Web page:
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Brazilian indigenous chief fears tough times ahead for own people

US Rep. Ilhan Omar (D-MN) (L) talks with Speaker of the House Nancy Pelosi (D-CA) during a rally with fellow Democrats before voting on H.R. 1, or the People Act, on the East Steps of the US Capitol on March 08, 2019 in Washington, DC. (AFP photo)
Yanomami and Yek’wana leaders gather at a meeting in the center of a village, holding hands, and spell out the message they want to send to Brazil and the world: no more mining! (File photo)

Shaman Davi Kopenawa, chief of the Yanomami people who live on Brazil's largest indigenous reservation, fears a pending Supreme Court decision on native land claims could worsen an onslaught of aggressive mining encouraged by President Jair Bolsonaro.

"The machines will scrape off the skin of Mother Earth and wound it," he told Reuters in Brasilia, where thousands of indigenous protesters gathered last week to protest ahead of the landmark ruling.

Kopenawa said illegal gold miners, emboldened by Bolsonaro's criticism of native land protections, are invading his people's ancestral lands on the border with Venezuela in growing numbers and using automatic weapons to intimidate the Yanomami.

In the past, wildcat miners brought influenza and malaria that killed hundreds of Yanomami, but today the danger is the spread of COVID-19 that has taken nine of their people so far.

On Wednesday, the top court will discuss an appeal by the Xokleng tribe against a position adopted by Brazilian governments since 2016 that claims to indigenous land can only be recognized if tribes were living there when the constitution was ratified in 1988. The Xokleng were expelled from much of their land in 1952.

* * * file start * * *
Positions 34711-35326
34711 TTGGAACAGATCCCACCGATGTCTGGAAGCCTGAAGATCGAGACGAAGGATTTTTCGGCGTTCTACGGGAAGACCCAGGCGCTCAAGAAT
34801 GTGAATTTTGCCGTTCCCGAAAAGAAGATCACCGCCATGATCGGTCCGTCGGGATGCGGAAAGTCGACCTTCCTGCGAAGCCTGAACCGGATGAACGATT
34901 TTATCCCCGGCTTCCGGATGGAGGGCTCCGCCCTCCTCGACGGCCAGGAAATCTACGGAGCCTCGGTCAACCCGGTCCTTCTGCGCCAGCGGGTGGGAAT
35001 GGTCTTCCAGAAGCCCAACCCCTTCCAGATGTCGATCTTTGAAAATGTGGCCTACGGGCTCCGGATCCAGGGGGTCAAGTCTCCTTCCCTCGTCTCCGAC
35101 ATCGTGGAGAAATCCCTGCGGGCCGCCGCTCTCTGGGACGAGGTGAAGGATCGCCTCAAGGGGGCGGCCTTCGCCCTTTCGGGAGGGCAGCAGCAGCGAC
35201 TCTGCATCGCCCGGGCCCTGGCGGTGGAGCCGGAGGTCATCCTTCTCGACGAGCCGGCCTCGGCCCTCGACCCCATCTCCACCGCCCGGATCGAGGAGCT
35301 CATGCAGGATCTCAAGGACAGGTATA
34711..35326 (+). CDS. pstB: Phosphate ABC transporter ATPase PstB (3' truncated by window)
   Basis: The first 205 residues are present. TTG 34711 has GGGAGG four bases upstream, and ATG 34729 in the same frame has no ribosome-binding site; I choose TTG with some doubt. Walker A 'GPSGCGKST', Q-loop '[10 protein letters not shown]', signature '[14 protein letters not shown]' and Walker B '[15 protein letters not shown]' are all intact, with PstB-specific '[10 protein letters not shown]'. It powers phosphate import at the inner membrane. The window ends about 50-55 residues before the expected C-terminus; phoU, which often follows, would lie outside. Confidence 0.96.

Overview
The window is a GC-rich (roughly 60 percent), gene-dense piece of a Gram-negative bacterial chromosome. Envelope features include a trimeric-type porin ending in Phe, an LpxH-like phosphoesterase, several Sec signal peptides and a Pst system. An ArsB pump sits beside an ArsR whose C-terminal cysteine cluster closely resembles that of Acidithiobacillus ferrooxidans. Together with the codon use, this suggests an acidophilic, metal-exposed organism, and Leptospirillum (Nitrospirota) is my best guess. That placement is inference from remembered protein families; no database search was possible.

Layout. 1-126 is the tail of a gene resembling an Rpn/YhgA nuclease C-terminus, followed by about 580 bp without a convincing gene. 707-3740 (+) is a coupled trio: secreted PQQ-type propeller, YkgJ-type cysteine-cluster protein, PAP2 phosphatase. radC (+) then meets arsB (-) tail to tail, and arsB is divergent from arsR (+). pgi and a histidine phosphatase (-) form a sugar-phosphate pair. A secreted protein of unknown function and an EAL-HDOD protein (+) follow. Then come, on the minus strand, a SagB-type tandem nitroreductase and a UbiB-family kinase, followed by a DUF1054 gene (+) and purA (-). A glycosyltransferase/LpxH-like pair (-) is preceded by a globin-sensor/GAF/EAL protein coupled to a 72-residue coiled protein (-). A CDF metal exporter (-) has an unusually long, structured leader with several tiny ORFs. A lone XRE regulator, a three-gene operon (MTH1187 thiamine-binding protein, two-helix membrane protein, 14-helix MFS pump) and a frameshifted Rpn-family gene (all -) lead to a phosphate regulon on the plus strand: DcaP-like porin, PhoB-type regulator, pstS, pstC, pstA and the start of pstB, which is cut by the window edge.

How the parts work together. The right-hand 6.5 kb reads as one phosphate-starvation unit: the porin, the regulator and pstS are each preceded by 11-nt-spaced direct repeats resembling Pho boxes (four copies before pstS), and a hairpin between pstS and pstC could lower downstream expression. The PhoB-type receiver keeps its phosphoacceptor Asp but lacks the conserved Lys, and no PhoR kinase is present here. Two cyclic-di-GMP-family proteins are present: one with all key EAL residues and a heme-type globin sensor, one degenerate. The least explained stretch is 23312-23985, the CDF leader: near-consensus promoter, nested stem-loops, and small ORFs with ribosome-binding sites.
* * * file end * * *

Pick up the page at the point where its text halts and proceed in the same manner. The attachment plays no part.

The ruling will affect 230 pending land claims, many of which offer a bulwark against deforestation in the Amazon. A defeat in court for the indigenous people would set a precedent for the rollback of native rights advocated by Bolsonaro and backed by powerful farming interests.

"Our territory was registered and signed by the federal government in 1992, but they want to reduce its size because Bolsonaro says it is too large for so few people," the 66-year-old shaman said in an interview.

Some 29,000 Yanomami live in 360 villages spaced out over the 96,650 square kilometers (24 million acres) of reservation, about the size of Portugal, stretching from northern Brazilian savannah into the Amazon rainforest.

An internationally renowned spokesman for the Yanomami, Kopenawa is the author of "The Falling Sky," a poetic account of his initiation as a shaman, his first encounters with outsiders and an appeal to save his people's culture and the rainforest.

(Source: Reuters)

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